Wednesday, January 23, 2013

There is a simple answer to this stupid New York Times question


There is no Room for Debate. The prefix a- means not. Atheism is not a religion any more than asymptomatic is symptomatic, atonal is tonal, or amoral is moral.

And it's not a "belief system," either, any more than not seeing any evidence that unicorns exist is a branch of zoology.

As for awe, I marvel at everything from the back of my hand to pictures taken by Hubble. For meaning, I look everywhere, to science and art and my own linty navel. For comfort? Okay, yeah, I do occasionally get a warm fuzzy when realizing that I'm no longer in thrall to a set of superstitions that many in the Taliban GOP would like made mandatory. But far more often, I turn to beer and chocolate.

And kittens.

And nice people.

And books. And music. And ... oh, hell, there's a whole universe of comfort out there, too.

A link, if you absolutely must. But I will tell you this: there are as many charlatans among the faitheists as there are among the fundies.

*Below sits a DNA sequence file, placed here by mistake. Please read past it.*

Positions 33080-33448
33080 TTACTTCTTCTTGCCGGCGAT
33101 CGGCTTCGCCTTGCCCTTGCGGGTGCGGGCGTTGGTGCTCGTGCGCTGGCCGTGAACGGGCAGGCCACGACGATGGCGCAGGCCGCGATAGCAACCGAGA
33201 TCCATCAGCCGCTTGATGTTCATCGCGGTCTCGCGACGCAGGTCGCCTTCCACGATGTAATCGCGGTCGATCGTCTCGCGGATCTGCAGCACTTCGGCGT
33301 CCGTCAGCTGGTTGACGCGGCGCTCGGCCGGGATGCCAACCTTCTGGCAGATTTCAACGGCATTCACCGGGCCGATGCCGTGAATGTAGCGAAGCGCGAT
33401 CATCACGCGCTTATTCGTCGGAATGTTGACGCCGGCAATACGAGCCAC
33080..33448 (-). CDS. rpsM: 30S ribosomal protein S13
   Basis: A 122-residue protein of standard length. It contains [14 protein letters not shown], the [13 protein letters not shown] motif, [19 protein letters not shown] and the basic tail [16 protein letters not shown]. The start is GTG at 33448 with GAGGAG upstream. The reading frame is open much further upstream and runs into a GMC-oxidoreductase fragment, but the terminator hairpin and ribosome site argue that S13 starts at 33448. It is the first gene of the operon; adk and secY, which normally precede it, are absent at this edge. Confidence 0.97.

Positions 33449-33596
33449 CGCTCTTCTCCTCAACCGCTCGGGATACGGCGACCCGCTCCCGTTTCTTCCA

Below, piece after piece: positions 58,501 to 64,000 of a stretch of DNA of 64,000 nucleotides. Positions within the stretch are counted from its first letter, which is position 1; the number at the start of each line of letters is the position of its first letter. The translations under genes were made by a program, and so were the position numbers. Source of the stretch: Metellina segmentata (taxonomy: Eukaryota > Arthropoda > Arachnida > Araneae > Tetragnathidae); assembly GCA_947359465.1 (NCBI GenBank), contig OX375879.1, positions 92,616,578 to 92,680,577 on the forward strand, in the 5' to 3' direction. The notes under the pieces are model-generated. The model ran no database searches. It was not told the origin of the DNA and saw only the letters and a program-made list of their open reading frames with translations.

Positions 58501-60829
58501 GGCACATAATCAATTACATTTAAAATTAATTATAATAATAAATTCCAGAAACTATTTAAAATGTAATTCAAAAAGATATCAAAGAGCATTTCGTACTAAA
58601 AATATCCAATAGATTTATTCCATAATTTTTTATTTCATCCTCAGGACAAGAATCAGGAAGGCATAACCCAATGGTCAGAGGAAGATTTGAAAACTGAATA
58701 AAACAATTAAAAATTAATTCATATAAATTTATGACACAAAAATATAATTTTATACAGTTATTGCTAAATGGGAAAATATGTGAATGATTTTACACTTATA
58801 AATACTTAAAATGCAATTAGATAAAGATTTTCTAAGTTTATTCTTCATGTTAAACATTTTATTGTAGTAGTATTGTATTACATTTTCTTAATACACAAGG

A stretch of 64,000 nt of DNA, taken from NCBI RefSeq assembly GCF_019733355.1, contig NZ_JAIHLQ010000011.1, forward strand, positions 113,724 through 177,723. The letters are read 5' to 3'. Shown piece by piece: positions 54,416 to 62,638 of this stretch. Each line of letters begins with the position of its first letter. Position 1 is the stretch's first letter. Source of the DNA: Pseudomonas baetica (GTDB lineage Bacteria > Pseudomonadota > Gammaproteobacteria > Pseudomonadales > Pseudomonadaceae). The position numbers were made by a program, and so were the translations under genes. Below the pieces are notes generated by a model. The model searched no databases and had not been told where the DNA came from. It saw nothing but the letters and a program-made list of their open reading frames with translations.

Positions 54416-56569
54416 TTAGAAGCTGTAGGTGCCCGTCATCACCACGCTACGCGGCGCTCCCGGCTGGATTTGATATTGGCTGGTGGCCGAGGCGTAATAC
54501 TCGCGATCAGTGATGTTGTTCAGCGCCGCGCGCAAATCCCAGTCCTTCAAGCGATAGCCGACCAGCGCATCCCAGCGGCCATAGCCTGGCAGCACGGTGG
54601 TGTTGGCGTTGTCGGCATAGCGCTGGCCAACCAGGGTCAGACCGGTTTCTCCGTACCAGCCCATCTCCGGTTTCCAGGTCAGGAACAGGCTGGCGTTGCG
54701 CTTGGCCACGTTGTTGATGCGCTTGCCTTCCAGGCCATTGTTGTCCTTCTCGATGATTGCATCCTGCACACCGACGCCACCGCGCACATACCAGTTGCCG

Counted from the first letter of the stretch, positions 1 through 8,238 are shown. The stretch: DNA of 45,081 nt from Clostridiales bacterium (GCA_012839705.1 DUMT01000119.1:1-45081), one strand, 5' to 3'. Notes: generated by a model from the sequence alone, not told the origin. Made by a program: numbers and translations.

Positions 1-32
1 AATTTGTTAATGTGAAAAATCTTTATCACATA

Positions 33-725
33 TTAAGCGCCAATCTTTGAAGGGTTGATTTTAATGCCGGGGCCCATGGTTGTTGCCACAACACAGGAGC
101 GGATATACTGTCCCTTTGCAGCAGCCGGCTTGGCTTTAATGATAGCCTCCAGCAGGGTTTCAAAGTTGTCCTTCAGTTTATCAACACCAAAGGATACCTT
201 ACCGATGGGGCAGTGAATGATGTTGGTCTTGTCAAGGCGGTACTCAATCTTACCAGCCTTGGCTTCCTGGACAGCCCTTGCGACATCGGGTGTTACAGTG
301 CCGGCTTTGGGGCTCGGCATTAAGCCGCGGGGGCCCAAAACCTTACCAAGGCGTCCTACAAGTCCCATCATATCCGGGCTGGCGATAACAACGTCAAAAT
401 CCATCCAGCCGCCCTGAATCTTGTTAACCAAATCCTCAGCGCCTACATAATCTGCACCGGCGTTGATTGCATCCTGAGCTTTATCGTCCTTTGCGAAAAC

TC said...

I don't know if your query was rhetorical or if you really sought an answer, but "hail from" undoubtedly come from the sailing ship days when ships passing at sea hailed to one another and their ports of departure and destination so that when they got to their destination they could let people know where such and such a ship was on a certain day. They had no radio telephones in those days so depended on other ships to "report" them. It has nothing to do with weather, but hail in the sense of "Hail fellow, well met".

Brendan Keefe said...

Thanks. See also.

M. Bouffant said...

Don't bother w/ meaning, your time is better spent w/ kittens.

Belief system in quotes indeed. And "faith tradition." Do they even realize how insincere & watered down those phrases make their superstitions look?

Brendan Keefe said...

Good points. But to be fair, those dilute phrases are due more to the faitheists. The True Believers just say belief and faith.